Chances are you’ve seen this cover by now, even though it just hit newsstands today. It took the internet by storm, for obvious reasons (see here, and here and here). I’m super excited about it, actually, because not only does the feature in TIME’s May 21 issue address a bunch of the topics we discuss on the regular in this here blog, as well as serve up a pretty fascinating profile of Dr. William Sears and the Attachment Parenting model that’s developed out of his life’s work, but it’s also written by a good friend of mine (Go Kate Pickert!). She says, “I was curious about how Dr. Sears came up with his theories in the first place. He's so popular, so ubiquitous and so controversial, I was surprised to find out that very little had been written about him beyond what he chooses to put in his books about his family. Once I started reporting, I realized there is much more to Bill Sears than his public persona as a pediatrician and father.”
As much as Kate’s written a profile on Dr. Sears, she’s also written something of a profile of American Parenting in 2012, or at least of a growing alternative movement, the debate that swirls around its tenets, and its indisputable impact on even mainstream parenting approaches. Watch this video (that’s Kate—isn’t she awesome?) for a good little summary.
If you’ve gotten your hands on a copy of TIME, give that a read, too… You can also buy a one-week TIME.com pass to read the story online.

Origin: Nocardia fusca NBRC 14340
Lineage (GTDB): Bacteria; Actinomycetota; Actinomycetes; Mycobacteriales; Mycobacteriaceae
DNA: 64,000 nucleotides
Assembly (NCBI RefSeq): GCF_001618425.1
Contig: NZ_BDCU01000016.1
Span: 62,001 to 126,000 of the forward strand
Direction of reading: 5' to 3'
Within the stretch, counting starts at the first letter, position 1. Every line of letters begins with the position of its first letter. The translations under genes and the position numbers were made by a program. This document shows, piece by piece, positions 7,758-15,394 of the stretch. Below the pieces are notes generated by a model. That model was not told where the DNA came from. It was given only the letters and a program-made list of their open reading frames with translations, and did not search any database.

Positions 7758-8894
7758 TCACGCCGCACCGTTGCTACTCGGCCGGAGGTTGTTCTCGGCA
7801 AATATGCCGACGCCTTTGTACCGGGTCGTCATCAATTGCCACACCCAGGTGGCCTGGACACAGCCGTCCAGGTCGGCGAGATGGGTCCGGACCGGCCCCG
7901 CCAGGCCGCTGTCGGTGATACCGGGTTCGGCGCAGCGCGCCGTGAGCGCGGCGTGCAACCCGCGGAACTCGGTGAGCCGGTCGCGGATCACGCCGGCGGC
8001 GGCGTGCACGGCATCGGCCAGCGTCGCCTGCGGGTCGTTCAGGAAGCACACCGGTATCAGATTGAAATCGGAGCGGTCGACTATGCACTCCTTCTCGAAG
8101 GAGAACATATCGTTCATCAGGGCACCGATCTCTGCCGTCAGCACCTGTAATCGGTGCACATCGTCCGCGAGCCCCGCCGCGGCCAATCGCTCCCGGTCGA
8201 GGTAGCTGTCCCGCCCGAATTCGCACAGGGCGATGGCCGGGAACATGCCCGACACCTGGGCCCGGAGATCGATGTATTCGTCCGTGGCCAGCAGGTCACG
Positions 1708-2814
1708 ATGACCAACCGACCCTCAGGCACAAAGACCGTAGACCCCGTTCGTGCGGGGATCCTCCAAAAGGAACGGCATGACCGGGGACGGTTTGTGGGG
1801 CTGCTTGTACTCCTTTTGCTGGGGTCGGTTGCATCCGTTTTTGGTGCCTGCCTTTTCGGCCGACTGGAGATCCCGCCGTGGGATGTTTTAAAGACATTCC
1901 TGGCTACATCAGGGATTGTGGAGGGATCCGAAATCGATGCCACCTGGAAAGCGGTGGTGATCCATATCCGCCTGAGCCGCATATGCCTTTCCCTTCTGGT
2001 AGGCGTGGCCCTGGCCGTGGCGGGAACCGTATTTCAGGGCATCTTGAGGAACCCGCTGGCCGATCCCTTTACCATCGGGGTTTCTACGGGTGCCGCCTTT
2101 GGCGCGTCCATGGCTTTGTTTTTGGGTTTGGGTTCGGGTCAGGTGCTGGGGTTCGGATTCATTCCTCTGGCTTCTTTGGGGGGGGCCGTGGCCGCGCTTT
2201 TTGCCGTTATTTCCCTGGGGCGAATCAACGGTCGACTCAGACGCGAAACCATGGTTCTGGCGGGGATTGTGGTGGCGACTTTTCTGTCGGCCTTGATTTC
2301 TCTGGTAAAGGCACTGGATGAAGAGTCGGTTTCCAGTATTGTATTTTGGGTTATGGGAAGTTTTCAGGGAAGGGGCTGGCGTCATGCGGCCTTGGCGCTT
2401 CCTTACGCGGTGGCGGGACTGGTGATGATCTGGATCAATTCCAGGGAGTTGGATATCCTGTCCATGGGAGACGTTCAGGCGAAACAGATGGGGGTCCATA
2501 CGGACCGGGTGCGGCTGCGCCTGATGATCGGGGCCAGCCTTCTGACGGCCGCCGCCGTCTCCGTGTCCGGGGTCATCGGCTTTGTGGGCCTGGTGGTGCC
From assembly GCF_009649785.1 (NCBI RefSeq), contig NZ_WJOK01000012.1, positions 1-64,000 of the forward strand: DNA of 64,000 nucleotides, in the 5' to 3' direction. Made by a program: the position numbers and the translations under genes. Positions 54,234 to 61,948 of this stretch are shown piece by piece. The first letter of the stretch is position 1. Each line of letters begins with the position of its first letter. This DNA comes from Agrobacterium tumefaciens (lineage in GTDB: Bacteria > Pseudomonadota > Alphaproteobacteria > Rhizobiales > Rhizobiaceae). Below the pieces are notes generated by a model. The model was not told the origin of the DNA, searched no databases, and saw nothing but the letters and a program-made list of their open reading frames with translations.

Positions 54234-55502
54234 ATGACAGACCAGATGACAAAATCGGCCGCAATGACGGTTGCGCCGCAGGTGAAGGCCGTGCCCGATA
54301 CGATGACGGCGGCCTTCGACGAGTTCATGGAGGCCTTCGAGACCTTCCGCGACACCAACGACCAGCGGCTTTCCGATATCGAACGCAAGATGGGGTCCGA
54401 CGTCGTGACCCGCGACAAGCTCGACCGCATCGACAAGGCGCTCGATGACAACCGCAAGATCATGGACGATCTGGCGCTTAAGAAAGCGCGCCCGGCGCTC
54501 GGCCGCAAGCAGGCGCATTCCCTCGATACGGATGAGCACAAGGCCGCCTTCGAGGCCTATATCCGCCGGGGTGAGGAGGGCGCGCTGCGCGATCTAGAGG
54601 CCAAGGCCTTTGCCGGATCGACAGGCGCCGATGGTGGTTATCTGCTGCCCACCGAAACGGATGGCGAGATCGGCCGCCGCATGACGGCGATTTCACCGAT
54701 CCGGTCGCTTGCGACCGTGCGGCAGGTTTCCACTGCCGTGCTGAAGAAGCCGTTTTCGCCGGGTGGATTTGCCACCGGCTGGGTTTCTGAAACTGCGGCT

All caught up? Cool. Let’s discuss!
I suppose we should start with the cover. Here we have a smokin’ hot mama looking calm, cool and collected (no frizzy hair or sweatpants on this lady) while she and her almost-four-year-old demonstrate what’s known as ‘extended breastfeeding’. And public breastfeeding, to the tune of international distribution. Double whammy! Neither of these activities is typically very well-received in America today, as we’ve covered aplenty here on Natural Parenting. Yet both of these practices are gaining recognition and acceptance among moms and onlookers alike. Though American breastfeeding rates don’t come close to meeting AAP or WHO recommendations, they are at an all-time high since the 1950s, when formula first became available. And, as Kate writes in her piece, Dr. Sears “surely deserves credit for promoting breast--feeding and the idea that the bond between mother and baby is critical.”
Still, that’s kid on the cover is a pretty big baby. In fact, he’s not a baby at all – he’s a child – and the image thus succeeds in catching the reader’s eye. As Bonnie Rochman writes here, “In a society that still gets squeamish when a baby is nursed in public, the idea of continuing to nurse that baby until he’s a toddler or even a preschooler is a real show stopper. But much of the world doesn’t share the U.S.’s uneasiness.” Showstoppers, of course, sell magazines. And that the mom on the cover obviously doesn’t share the viewer’s uneasiness starts up the conversation: what’s changing in American approaches to parenting today, and why?
The answer: well, a lot is changing! It has been for about 20 years, since Dr. Sears wrote his most influential work, The Baby Book. As Pickert’s profile describes, both Sears and his wife endured difficulties in their childhoods, and encountered disconcerting parenting philosophies once they had children themseves, that influenced their emphasis on parenting in another direction: away from the MadMen-style (stick the baby in a playpen while mommy shakes up a cocktail), and toward high-contact mother-baby bonding based in large part on Attachment Theory. Sears’ approach is carried out by a growing number of moms via the AP Big Three: breastfeeding, co-sleeping and baby-wearing, all of which have worked their way, to one degree or another, into the mainstream, as well; many parents who don’t strictly follow the Attachment Parenting model do carry their babies in slings, breastfeed, and generally parent with a greater sensitivity to babies’ experiences and needs than did the generations that raised them.